Bore Water Filter
When and Why You Need One

borehole drillingBorehole drilling

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A bore water filter is almost always necessary if you are using the water for drinking, bathing, food preparation, cooking or watering edible plants.

To determine the best type of drinking water filter for bore water use, it is necessary to first test and treat the water as necessary.

We highly recommend that you use a standard Drinking Water Test Kit on your bore water supply at least once or twice a year. Or you can hire a professional to test the water for you.

When you know what types of contaminants are in your bore water, you can then determine which drinking filter will be best.

In general, drinking water systems that have filters certified to NSF/ANSI 42 and 53 will remove most every type of common contaminant.

However, if your water test reveals specific contaminants of concern, some companies (such as Crystal Quest) can customize a water filtration system to meet your specific needs.

Where Bore Water Comes From

The water from private bores comes from groundwater, which collects from rain that seeps down through layers of rock and soil.  Groundwater also comes from local rivers and creeks.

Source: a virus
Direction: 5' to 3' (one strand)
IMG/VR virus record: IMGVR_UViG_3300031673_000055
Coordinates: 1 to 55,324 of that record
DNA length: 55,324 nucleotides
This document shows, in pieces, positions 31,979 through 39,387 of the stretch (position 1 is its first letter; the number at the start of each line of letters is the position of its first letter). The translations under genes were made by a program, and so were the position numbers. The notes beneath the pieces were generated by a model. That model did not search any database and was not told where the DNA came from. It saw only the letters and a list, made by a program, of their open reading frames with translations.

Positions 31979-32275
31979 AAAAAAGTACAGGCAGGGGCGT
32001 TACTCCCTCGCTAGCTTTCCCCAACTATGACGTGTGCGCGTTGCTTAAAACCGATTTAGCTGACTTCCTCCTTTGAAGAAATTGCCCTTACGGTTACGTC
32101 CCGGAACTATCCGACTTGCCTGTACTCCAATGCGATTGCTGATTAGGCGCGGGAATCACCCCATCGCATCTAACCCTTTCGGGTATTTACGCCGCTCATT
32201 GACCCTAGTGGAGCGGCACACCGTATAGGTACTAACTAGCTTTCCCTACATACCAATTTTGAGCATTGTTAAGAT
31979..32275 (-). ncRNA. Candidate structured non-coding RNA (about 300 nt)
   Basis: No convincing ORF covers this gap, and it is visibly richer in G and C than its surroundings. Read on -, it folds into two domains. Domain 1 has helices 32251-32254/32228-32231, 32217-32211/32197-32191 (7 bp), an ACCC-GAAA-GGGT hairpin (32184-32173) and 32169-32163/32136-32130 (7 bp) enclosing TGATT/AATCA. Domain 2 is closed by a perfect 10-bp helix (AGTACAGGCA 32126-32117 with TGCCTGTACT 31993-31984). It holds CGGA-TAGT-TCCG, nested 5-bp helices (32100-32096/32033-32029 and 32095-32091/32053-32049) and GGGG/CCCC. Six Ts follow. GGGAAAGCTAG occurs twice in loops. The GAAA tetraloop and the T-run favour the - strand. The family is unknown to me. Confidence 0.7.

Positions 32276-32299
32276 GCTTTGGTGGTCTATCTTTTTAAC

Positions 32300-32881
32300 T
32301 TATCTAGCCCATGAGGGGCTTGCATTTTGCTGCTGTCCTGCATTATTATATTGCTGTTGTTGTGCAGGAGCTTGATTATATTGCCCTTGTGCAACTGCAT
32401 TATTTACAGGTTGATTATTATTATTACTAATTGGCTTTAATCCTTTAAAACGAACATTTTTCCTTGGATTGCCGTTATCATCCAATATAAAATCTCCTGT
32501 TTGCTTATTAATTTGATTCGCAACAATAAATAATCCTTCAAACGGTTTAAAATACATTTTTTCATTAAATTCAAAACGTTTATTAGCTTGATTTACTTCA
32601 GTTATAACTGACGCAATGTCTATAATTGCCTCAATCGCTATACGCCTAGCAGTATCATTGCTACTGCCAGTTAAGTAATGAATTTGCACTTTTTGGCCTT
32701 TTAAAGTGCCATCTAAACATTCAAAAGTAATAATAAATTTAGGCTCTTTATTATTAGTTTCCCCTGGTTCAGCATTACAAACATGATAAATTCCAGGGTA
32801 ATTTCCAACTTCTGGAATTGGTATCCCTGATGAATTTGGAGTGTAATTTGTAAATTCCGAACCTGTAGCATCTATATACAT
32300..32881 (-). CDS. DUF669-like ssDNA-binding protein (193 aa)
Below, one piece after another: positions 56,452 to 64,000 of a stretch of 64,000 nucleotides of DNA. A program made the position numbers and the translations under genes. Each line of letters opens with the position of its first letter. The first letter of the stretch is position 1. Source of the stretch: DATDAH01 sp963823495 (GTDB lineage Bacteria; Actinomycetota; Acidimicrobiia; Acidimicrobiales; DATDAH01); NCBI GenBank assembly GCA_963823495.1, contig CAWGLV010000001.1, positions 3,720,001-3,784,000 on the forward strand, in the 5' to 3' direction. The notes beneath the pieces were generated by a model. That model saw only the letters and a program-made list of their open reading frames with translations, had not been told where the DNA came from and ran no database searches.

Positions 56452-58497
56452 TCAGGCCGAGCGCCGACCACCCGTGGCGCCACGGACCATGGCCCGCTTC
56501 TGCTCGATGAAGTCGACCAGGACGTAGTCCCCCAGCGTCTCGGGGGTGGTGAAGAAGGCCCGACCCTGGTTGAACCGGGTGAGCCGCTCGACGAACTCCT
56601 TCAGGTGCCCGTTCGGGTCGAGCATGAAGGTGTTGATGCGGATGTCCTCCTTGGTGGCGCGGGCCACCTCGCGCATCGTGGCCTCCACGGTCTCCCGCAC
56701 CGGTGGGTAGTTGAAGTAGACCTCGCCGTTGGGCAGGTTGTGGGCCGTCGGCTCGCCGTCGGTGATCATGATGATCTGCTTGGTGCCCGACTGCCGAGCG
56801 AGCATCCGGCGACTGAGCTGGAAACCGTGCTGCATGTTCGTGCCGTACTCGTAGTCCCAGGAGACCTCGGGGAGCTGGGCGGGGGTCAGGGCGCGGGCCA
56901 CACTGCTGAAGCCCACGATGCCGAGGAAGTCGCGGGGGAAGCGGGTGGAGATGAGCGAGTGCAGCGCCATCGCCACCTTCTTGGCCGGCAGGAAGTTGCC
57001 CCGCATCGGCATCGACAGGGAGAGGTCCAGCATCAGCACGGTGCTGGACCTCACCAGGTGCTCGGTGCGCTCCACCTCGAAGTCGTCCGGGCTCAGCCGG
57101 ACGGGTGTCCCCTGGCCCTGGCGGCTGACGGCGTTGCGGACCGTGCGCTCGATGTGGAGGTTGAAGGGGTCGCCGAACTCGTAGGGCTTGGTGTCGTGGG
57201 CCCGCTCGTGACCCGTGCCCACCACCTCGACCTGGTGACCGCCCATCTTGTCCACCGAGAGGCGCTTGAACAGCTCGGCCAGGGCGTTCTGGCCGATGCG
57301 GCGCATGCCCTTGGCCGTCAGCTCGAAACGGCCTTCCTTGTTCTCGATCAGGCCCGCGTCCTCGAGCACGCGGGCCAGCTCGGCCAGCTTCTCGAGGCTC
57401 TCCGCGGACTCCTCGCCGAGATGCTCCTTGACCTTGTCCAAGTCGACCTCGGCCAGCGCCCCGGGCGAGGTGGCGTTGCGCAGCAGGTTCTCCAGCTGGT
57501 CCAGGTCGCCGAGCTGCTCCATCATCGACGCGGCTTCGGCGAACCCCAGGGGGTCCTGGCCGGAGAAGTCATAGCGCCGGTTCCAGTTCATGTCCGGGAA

A water borehole is like a well, and some people use the terms interchangeably.  The main similarity is that they both use groundwater.

From what I can tell, the main difference seems to be that a borehole is usually drilled by machine and is smaller in diameter than a well. 

Wells are usually made by hand and have a wider diameter.  In addition, boreholes tend to be deeper than wells.

Bore Water Contamination

According to the Western Australian Department of Health, bore water might be okay to use for irrigation, flushing toilets, as well as washing clothes and cars, but it depends on local groundwater. Occasionally bore water is also clean enough for showering and food preparation.

However, bore water is generally not recommended for drinking unless it is tested and treated regularly.

The problem is that groundwater can become contaminated by high levels of minerals, chemicals, bacteria and viruses in the soil. 

In addition, human activities in the local area can contribute even more dangerous contaminants because of:

  • improper use of fertilizers, 
  • pesticides and insecticides; 
  • leaking chemical or fuel tanks; 
  • excessive waste from mining, industry or agriculture; 
  • and poorly maintained septic systems.

Conclusion for Using a Bore Water Filter

We highly recommend always using a bore water filter that provides multi stages of filtration media for drinking water, as well as food preparation, cooking and bathing.


Further reading …


Drinking Water Filter Reviews and Recommendations

Drinking Water Test Kit for City and Well Water


Return from Bore Water Filter to Water Filter Reviews and Recommendations




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